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Design and development of a novel flux compression generator for landmine detection applications

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3 Author(s)
T. G. Engel ; Dept. of Electr. Eng., Missouri Univ., Columbia, MO, USA ; W. C. Nunnally ; N. B. VanKirk

The design and development of a novel magnetic flux compressor to generate high power, ground penetrating radar signals is presented and discussed. The high power radar signals are used to detect surface and subsurface landmines. The magnetic flux compressor is housed with other circuitry in a medium caliber (i.e., 30 mm) high-speed projectile to form a compact, kinetic-to-electrical energy converter. The kinetic energy of the high-speed projectile is the flux compressor's primary power source. Flux compressor seed current is externally supplied from a small onboard battery. Computer models are presented that predict the performance of the flux compressor and the force, acceleration, and velocity parameters experienced by the projectile during launch and impact. Generator design guidelines, based on the predictions of the computer model, are presented and discussed. The experimental facility used to launch the projectile to high velocity and test the magnetic flux compression projectile is also discussed. In this facility, a light-gas (i.e., helium) gun accelerates 50 gram (nominal) projectiles to velocities approaching 1000 meters per second. The experimentally measured flux compressor current is compared to that predicted by computer models. Other applications for the flux compression projectile are discussed and include geological surveying, remote sensing, and mining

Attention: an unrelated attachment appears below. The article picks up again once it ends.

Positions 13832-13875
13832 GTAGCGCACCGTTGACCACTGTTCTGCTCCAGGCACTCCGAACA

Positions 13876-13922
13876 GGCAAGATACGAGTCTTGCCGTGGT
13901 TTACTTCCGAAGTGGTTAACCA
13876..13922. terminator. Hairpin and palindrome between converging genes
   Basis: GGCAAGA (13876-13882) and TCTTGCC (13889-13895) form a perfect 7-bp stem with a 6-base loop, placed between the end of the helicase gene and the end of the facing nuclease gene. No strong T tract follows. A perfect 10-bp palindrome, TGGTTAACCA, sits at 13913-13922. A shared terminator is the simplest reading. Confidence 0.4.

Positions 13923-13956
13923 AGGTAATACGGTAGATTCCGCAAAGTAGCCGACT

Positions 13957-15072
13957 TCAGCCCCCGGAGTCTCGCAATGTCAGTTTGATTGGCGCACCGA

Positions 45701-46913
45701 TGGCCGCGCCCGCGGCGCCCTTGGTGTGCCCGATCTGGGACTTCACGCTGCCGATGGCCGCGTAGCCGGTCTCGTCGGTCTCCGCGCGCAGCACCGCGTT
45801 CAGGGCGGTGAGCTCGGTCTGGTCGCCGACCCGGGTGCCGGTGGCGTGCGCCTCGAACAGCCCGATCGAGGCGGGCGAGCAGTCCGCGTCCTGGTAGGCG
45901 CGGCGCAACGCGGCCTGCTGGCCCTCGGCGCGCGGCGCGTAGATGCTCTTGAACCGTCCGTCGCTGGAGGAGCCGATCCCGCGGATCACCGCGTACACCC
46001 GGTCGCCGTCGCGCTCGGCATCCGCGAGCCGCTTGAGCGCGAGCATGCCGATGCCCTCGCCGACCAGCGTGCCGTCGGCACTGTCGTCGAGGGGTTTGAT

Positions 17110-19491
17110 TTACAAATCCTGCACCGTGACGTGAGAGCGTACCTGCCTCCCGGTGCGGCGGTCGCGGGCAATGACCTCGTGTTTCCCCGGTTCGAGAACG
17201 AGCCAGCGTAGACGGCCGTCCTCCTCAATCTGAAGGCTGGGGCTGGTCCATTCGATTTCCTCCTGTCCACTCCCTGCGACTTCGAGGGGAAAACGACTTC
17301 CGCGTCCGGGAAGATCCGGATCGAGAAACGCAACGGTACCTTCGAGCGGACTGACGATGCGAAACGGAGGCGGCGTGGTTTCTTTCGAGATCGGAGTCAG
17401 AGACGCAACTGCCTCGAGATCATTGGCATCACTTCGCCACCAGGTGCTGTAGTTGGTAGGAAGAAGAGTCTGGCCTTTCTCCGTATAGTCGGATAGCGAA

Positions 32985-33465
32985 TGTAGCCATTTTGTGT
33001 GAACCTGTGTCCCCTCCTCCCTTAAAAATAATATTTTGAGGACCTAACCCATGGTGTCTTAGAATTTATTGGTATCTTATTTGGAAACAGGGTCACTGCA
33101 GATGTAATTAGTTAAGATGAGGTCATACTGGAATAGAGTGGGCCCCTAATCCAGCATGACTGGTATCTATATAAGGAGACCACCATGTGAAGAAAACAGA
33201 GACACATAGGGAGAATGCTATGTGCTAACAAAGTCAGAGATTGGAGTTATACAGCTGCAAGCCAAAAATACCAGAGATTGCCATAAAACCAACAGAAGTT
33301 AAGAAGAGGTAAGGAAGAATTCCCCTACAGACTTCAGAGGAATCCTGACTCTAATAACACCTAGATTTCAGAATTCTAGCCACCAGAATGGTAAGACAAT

Published in:

IEEE Transactions on Magnetics  (Volume:35 ,  Issue: 1 )